The 10 Markets with the Most Empty Homes

November 20, 2012 by Mike Sauter

Source: Thinkstock
When you want to gauge the health of a housing market, your instinct may be to check housing prices, sales volume or possibly even foreclosure rates.

Read: The 10 Markets with the Most Empty Houses

But a less-watched indicator called vacancy rates speaks volumes about a housing market’s long-term condition. A home that sits idle does not merely diminish the value of other homes on the market, it also discourages investment in an entire neighborhood. High home vacancy rates can be toxic to real estate prices.

Based on vacancy data provided by Trulia, a leading aggregator of real estate listings, 24/7 Wall St. reviewed the housing markets with the lowest and the highest vacancy rates.

Strong housing markets can maintain a low vacancy rate even during busts, explains Jed Kolko, chief economist at Trulia. Overall, the nation’s supply of unoccupied homes — defined as homes where no one receives mail — decreased by 5% this year compared to last, according to Trulia. The San Francisco-based company reports that this year’s national vacancy rate is 3.4%.

A lack of space to build new homes contributes to scarcity in densely populated areas, which in turn helps to bolster home prices. San Jose, Calif., Bethesda, Md., and Middlesex County in New Jersey are examples of housing markets that maintain low vacancy rates “mostly because they can’t build new houses,” Kolko says. “They’re expensive and difficult to build in.”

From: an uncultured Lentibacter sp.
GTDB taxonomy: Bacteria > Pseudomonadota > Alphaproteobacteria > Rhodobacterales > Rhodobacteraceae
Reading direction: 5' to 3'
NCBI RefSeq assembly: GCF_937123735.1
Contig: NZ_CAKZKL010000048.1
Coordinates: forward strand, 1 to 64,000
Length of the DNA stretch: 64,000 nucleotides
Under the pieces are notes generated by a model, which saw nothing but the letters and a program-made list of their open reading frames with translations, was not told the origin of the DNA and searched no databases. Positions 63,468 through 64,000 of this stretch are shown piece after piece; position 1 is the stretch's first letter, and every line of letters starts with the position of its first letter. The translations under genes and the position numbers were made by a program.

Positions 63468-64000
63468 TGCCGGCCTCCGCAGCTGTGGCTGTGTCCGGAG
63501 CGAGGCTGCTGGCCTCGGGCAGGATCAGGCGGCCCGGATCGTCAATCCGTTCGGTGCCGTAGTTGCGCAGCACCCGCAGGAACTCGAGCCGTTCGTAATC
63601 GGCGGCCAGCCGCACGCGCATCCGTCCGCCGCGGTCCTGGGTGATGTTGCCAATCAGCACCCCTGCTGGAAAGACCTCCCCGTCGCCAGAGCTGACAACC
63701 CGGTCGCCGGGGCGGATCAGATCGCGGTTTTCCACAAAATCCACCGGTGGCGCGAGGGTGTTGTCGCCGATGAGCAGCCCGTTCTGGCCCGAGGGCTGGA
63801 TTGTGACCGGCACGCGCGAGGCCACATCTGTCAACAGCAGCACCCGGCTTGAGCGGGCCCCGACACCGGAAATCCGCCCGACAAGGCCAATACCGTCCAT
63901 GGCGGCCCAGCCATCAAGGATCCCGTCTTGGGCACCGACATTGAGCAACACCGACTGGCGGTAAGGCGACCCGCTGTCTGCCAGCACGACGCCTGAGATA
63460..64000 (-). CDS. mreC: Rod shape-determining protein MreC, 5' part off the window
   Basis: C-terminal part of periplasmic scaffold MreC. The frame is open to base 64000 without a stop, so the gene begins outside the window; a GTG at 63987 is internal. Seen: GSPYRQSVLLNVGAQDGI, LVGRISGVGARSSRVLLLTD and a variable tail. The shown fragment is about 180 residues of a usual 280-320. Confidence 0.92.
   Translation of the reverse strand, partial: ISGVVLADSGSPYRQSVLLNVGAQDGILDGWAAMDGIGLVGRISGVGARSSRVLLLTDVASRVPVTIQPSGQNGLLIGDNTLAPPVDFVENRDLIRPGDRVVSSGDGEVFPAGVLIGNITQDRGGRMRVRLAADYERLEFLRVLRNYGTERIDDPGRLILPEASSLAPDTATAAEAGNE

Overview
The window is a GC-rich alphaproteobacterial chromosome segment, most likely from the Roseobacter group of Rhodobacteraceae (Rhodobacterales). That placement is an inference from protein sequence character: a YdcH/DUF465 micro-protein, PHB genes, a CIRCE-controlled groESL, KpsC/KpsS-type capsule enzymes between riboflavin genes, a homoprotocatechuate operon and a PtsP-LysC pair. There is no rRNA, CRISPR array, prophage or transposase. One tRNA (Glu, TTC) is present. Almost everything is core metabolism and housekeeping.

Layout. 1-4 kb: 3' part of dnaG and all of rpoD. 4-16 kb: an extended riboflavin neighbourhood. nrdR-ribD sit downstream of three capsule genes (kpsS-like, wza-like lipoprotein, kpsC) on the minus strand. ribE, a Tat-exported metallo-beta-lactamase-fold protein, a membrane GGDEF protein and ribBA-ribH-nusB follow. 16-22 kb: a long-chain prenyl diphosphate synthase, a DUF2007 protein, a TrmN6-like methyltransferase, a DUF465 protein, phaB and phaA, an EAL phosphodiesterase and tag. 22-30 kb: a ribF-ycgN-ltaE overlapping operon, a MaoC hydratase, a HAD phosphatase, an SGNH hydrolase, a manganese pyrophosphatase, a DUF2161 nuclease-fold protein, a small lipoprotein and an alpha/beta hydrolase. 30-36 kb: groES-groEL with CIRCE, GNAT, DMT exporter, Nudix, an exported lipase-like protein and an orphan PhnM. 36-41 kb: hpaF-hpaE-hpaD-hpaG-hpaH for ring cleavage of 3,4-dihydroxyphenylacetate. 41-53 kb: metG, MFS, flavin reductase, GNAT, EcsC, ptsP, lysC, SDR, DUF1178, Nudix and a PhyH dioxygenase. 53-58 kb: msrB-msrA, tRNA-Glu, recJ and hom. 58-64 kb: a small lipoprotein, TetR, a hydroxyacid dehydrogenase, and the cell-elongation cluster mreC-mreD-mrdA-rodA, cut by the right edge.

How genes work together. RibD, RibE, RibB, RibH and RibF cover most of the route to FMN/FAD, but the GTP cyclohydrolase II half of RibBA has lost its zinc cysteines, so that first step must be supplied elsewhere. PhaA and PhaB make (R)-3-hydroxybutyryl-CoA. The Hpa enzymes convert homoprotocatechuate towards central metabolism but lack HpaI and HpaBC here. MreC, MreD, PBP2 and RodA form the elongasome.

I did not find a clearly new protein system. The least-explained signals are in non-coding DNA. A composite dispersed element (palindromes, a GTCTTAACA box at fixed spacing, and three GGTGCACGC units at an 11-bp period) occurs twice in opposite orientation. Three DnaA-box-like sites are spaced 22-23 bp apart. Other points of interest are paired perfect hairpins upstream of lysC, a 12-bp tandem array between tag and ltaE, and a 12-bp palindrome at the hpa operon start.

At the other extreme, areas with the highest level of housing vacancies — i.e., oversupply — grapple with serious maladies such as high unemployment, population decreases, high numbers of foreclosures and, perhaps worst of all, overbuilding, Kolko adds.

Detroit is arguably America’s most famous example of oversupply due to abandoned properties. Detroit may have 33,000 vacant homes, give or take a few thousand that have already been demolished. Michigan Gov. Rick Snyder forwarded a plan to demolish abandoned homes in Detroit. The plan would augment similar initiatives by Mayor Dave Bing, which have already led to the demolition of 4,200 homes in the past three years, according to the Detroit Free Press.

Among areas with high vacancy rates are metropolitan areas such as Tucson, Ariz., South Florida and Las Vegas, Nev. that experienced significant overbuilding during the housing bubble, up until it burst in 2008. It takes years to work through an abundant supply of homes, particularly when high unemployment keeps some potential homeowners out of the market.

Not surprisingly, these areas with an oversupply of homes also tended to experience steep drops in home prices in the past four years. Home values in West Palm Beach, Fla., for example, plunged a whopping 48.4% during this period. But even that steep decline feels like a speed bump compared to the 60.4% cliff that has engulfed Las Vegas.

Las Vegas, of course, found a place on a list supplied by Trulia of American housing markets with the 10 highest vacancy rates as of October, 2012. The vacancy rate data are based on unoccupied residences data from the United States Postal Service. Trulia also provided median asking price per square foot, change in asking price for the past 12 months and the peak-to-trough price change. 24/7 Wall St. also identified unemployment rates for September, 2012 for these metropolitan areas.